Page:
The Texas Hill Country is a beautiful region, and Meghan Cassidy and I finally got around to visiting it in mid-October. In our work on a forthcoming book on mindfulness in Texas’ nature, we have been to a lot of places around the “edges” of Texas but not the central region, dominated by the massive uplift known as the Edwards Plateau. We were never going to leave it out, though, because that would mean missing out on lovely and important places.
The eastern part of that plateau has limestone ridges and canyons formed when water dissolved the rock and created caves and underground waters that emerge in springs and grottos. Such places may be ringed by maidenhair fern and lush vegetation, with crystal clear pools and streams flowing over stone. This is the Hill Country, with rocky hillsides covered with Ashe juniper, small prairies and pockets of grassland, and beautiful rivers.
Our friend Ruthann Panipinto nominated Pedernales Falls State Park as the right place to spend the limited time we had. I’ve known Ruthann for years as someone whose knowledge and interest has, like mine, expanded from herpetology into an even broader love of natural history. Her choice of Pedernales Falls was perfect.
Traveling to Pedernales Falls, one of the first questions that occurred to me was how Texans came to pronounce it as “Purdenales.” Spelling and ways of speaking are sometimes out of sync, and English-speakers don’t always have a good track record when dealing with some Spanish words. As it turns out, the Spanish word “pedernal” means “flint,” and the Pedernales River got its name from the flinty stone in its riverbed. Much of the Edwards Plateau rests on layers of limestone, some of which is Cretaceous (66-144 million years ago). Some of the rocks exposed by the Pedernales go back unimaginably earlier, to the Ordovician (438-505 million years ago)[i].
We arrived and walked down to an overlook from which we could see a beautiful river cascading over the top of a huge apron of gray rock into a pool, and then pouring over a small gap into lower pools. The water then worked its way through a line of boulders and on downstream. We followed a long series of stone stairs down to the river and sat down to watch and listen.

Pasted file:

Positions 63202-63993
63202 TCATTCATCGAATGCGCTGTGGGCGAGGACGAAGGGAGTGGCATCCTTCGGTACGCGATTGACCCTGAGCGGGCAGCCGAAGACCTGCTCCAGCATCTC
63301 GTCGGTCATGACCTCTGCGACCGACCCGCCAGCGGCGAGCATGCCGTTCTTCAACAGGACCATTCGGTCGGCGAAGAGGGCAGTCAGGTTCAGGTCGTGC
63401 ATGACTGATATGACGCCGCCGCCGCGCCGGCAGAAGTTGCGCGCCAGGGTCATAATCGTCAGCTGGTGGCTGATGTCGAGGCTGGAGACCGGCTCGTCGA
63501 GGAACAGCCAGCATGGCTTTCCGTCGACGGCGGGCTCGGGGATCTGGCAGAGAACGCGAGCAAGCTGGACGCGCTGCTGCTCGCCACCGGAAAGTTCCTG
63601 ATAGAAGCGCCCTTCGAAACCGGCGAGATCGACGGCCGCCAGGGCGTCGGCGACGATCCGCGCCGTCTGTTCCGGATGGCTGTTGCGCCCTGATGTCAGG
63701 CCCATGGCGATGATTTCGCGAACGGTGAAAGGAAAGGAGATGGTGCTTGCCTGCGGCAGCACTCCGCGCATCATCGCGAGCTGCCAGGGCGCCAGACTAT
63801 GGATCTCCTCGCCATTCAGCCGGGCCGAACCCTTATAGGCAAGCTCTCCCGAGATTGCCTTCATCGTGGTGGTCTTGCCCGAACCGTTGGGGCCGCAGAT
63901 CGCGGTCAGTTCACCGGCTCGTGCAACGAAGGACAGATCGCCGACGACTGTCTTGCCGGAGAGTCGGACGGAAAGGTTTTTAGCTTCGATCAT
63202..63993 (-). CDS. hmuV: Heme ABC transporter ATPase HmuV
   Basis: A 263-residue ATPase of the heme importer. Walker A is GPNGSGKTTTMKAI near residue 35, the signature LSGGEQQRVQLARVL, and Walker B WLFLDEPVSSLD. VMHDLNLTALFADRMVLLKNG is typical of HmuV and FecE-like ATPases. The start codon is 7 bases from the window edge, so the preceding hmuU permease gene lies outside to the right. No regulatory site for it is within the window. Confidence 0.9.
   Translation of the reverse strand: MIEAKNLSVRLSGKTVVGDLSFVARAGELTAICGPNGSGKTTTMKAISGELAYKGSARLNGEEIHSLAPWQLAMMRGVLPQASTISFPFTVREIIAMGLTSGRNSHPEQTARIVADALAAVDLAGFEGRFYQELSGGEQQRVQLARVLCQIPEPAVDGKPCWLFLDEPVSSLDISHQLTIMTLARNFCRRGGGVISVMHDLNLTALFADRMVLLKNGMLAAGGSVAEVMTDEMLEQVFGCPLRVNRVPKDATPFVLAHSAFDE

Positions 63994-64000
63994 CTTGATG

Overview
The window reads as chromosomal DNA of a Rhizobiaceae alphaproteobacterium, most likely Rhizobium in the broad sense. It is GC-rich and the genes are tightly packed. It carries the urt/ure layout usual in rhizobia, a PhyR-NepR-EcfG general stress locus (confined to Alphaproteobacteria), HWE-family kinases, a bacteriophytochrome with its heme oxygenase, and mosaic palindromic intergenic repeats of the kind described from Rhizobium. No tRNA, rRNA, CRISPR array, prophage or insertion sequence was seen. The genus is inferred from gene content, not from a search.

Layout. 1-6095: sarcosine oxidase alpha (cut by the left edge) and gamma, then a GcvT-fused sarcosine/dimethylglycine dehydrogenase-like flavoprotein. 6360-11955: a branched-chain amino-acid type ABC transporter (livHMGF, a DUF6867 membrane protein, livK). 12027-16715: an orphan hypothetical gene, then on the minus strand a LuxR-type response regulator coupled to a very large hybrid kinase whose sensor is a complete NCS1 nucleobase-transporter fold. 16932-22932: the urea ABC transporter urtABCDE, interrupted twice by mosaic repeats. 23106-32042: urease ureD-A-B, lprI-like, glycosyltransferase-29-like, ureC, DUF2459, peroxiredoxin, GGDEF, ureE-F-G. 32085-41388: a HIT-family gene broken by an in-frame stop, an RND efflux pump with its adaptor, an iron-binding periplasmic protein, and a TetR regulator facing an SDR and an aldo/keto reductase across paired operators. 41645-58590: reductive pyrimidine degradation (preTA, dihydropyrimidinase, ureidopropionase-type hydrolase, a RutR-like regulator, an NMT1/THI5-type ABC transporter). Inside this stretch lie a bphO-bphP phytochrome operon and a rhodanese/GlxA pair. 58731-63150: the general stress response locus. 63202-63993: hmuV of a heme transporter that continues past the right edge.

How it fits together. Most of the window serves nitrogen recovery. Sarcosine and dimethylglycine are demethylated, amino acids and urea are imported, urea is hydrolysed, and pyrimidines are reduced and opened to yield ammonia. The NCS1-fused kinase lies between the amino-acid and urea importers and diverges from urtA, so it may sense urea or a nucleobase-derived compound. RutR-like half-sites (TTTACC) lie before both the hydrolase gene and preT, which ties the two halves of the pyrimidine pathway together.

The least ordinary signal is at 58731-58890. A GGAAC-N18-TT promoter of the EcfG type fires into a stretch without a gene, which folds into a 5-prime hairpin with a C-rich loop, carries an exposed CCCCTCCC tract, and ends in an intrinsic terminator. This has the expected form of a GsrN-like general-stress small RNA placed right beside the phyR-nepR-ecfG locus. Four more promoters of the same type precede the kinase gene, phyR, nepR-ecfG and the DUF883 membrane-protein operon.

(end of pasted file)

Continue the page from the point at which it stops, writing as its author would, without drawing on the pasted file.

It was a surround-sound experience of flowing water. From a small tributary on one side was the sound of riffles, shallow water tumbling over small stones and gravel. Behind us was the upper falls, with the main part of the river sliding down a long expanse of stone. In the middle was the spot where the water pours several feet from one pool to the next, with a deep, thunderous sound reminding me of surf breaking at the seashore.
Above us there were long wisps of clouds as if the upper winds stretched water vapor across the sky in white calligraphy. The sun was warm and intense but the air was cool in just the way you would expect on a mid-October day. Texas earless lizards basked in the sunshine, taking notice if we got too close and scampering away to wave their tails in the air, exposing the black-and-white bars underneath.
It was fairly busy, but did not really feel crowded, as couples and families and even a geology class made their way down to the river to walk, sit, and sometimes wade. The voices of people were masked by the falls and (thankfully) no one brought a boom box. Visitors came and went, and there were times when you could look across a substantial area without seeing people. And in the next part of the visit, we had the river to ourselves.
Ruthann led us further downstream, over boulders and across gravel bars to a place where a huge cypress tree stands like a sentinel, roots wound around the rocks to create something like a tiny peninsula or island in the river. The almost-clear water passed over large rocks, heaved up in places and then falling into small troughs. It flowed among the boulders and between grassy banks and broke into noisy whitewater in shallower places.
Along the course of the river were more cypress trees, their feathery leaves beginning to show a bit of rusty yellow in the low afternoon sun. Autumn might be slow to take hold, but it was beginning.
[i] Spearing, D. 1991. Roadside Geology of Texas. Missoula, MT: Mountain Press Publishing Co.